Review: 'V/H/S'

By: Heather Seebach

Just when we thought horror was reaching maximum capacity for documentary-style films (Apollo 18, The Devil Inside, etc.), along comes V/H/S to restore our faith in the subgenre. Despite the hype, it does not "redefine horror." Rather, it captures what we fans love about the genre and delivers it in an inventive way. The found footage format is combined with an anthology layout. While that layout has made a recent comeback (see: Chillerama), this one is not just a cheap homage (see: Chillerama) but rather a creative use of anthology horror.

Producer Brad Miska (of originally conceived of V/H/S as a television series, but it ultimately evolved into this feature comprised of five vignettes and a wrap-around story. Behind the camera are some of today's best indie and horror filmmakers, including Ti West (House of the Devil), Adam Wingard (A Horrible Way to Die), Joe Swanberg (Silver Bullets), David Bruckner (The Signal), Glenn McQuaid (I Sell the Dead), and newcomers Radio Silence.

In the film, a group of low-lifes are hired by a mysterious third party to break into an old man's home and steal a VHS tape. As they are looking for the right cassette, we see a couple of the recordings - five to be exact, each helmed by one of the aforementioned filmmakers. They touch on numerous horror subgenres, including ghosts, demons, psychos, and more. To go further into the specifics of each plot line would spoil the fun. Each segment is very different, and each will keep you wondering where the hell it is going.

This is absolutely the kind of film you want to see in a theater, as it is the epitome of a "midnight movie." It provides that classic in-theater horror experience - jump, scream, laugh - while still being unsettling, thought-provoking, and boundary-pushing. There are gore and boobs aplenty, but do not underestimate the film's ability to get into your head.  

All the segments make interesting short films, and none would really work alone as a full-length feature, so they are aptly suited to this unique movie. As a whole, V/H/S runs a bit long and probably would have benefited from shaving off one of its shorts.  But even the weakest of the bunch  - McQuaid's psycho killer story - is still intriguing, albeit flawed. It is a bit too avant-garde for its own good, but the villain is an interesting one.

Bruckner and Radio Silence, whose respective segments bookend V/H/S, are the best entries. Both are creepy as hell, surprisingly funny, and have impressive FX. West's eerie vignette (starring Swanberg) plays out more like an episode of Unsolved Mysteries rather than, say, Twilight Zone. Look out for a clever new take on the "pan-and-scare." Meanwhile, Swanberg's short feels like Paranormal Activity only better, and puts a surprising twist on the idea of "found footage."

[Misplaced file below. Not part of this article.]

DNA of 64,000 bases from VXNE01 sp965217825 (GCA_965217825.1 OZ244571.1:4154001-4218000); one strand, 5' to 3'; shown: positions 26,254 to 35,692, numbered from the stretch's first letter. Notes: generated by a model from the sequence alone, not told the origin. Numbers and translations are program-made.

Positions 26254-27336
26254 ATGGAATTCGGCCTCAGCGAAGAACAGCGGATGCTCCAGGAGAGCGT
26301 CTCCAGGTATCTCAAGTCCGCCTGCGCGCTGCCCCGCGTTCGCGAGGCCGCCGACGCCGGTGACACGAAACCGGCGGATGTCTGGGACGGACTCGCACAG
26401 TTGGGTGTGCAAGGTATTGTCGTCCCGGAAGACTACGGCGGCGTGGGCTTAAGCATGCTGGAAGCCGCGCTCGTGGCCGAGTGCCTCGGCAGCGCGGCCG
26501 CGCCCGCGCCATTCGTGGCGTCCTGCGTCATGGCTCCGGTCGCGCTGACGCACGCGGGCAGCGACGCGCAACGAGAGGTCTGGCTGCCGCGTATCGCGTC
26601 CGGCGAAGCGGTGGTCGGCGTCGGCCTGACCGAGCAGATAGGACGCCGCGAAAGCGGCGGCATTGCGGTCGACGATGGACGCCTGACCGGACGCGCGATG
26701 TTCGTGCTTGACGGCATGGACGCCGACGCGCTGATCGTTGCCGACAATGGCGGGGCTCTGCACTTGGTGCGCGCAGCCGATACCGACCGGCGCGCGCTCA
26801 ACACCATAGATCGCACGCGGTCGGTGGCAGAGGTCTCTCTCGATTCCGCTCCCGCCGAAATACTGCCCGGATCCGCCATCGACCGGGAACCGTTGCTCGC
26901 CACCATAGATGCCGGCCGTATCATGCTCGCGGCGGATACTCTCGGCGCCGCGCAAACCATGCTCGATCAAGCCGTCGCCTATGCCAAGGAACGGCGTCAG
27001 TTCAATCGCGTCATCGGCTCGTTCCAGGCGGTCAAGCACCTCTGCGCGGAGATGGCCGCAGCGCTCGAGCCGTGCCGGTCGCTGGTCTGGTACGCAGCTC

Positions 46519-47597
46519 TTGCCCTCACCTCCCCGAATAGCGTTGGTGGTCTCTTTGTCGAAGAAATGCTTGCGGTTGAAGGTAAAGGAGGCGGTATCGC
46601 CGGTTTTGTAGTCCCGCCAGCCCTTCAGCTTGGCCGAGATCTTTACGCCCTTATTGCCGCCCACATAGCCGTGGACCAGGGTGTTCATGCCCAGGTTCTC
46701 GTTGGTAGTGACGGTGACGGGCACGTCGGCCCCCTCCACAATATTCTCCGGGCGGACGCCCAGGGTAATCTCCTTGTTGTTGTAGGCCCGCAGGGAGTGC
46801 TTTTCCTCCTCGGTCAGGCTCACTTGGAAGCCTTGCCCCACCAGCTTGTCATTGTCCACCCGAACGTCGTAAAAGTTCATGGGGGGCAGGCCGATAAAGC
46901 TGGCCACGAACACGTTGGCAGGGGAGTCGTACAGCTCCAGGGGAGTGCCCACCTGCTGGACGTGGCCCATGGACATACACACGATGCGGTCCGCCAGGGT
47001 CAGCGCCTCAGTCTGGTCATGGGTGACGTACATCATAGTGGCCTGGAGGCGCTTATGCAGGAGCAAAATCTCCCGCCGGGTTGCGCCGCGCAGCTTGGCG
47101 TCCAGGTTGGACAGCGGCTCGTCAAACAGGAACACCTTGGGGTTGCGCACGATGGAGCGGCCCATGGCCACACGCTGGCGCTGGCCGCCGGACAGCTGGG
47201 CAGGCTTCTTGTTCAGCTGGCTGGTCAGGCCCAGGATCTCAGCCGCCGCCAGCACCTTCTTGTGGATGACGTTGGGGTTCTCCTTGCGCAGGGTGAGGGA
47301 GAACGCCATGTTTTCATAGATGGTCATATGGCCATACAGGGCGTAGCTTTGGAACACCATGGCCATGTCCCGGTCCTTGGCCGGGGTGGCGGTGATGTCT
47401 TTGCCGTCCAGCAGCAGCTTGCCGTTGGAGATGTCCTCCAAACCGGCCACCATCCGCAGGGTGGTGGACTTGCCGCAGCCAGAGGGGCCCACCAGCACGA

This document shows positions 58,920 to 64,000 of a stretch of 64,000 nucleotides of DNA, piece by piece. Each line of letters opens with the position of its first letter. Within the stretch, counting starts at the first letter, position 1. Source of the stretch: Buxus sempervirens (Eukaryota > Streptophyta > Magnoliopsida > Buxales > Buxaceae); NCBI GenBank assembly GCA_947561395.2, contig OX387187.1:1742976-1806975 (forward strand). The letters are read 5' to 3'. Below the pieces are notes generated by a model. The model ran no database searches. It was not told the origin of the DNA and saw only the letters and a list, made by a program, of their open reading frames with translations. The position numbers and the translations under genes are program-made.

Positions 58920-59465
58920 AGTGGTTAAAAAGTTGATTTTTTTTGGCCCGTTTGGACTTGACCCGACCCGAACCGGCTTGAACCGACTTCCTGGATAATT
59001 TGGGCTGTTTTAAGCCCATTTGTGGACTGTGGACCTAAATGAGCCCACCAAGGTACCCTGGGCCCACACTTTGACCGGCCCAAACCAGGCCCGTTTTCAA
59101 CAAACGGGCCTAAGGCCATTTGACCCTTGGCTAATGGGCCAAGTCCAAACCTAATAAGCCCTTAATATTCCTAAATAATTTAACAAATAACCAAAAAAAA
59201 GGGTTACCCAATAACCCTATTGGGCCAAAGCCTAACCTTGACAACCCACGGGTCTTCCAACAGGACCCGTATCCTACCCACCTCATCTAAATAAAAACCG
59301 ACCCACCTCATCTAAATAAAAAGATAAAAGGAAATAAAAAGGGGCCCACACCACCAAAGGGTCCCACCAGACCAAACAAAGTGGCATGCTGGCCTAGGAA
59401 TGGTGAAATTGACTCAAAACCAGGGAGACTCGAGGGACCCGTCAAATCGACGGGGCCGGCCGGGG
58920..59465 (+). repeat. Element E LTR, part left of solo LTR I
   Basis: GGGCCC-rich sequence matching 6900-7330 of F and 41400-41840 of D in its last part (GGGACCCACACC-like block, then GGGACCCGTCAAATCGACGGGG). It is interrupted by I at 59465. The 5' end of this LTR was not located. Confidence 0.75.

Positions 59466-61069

The wrap-around segments, directed by Wingard, are occasionally very creepy but mostly serve to connect the otherwise-unrelated shorts. The basic concept of burglars watching creepy old VHS tapes allows all five entries to be completely separate from the others, which works out well. Each segment was created individually, connected only by vague thematic elements and a common goal - to be as scary as possible.

Each short utilizes the POV style creatively and differently, though not all make total sense. Clever and useful as it may be to use spy camera glasses, it is not like somebody actually ripped that footage to an old VHS.  So the lesson here is: don't over-think it. Besides, the logic is not nearly as weak as the majority of documentary-style horror flicks ("why are they still filming?").

V/H/S is not the messiah of contemporary horror some make it out to be, but it is a lot of fun and a breath of fresh air among all the stagnant films of this ilk. It is not without its flaws, but it has all it really needs - scares, a healthy sense of humor, and just the right amount of cleverness.

V/H/S hits Video-On-Demand on August 30th and then plays in theaters starting October 5th. 

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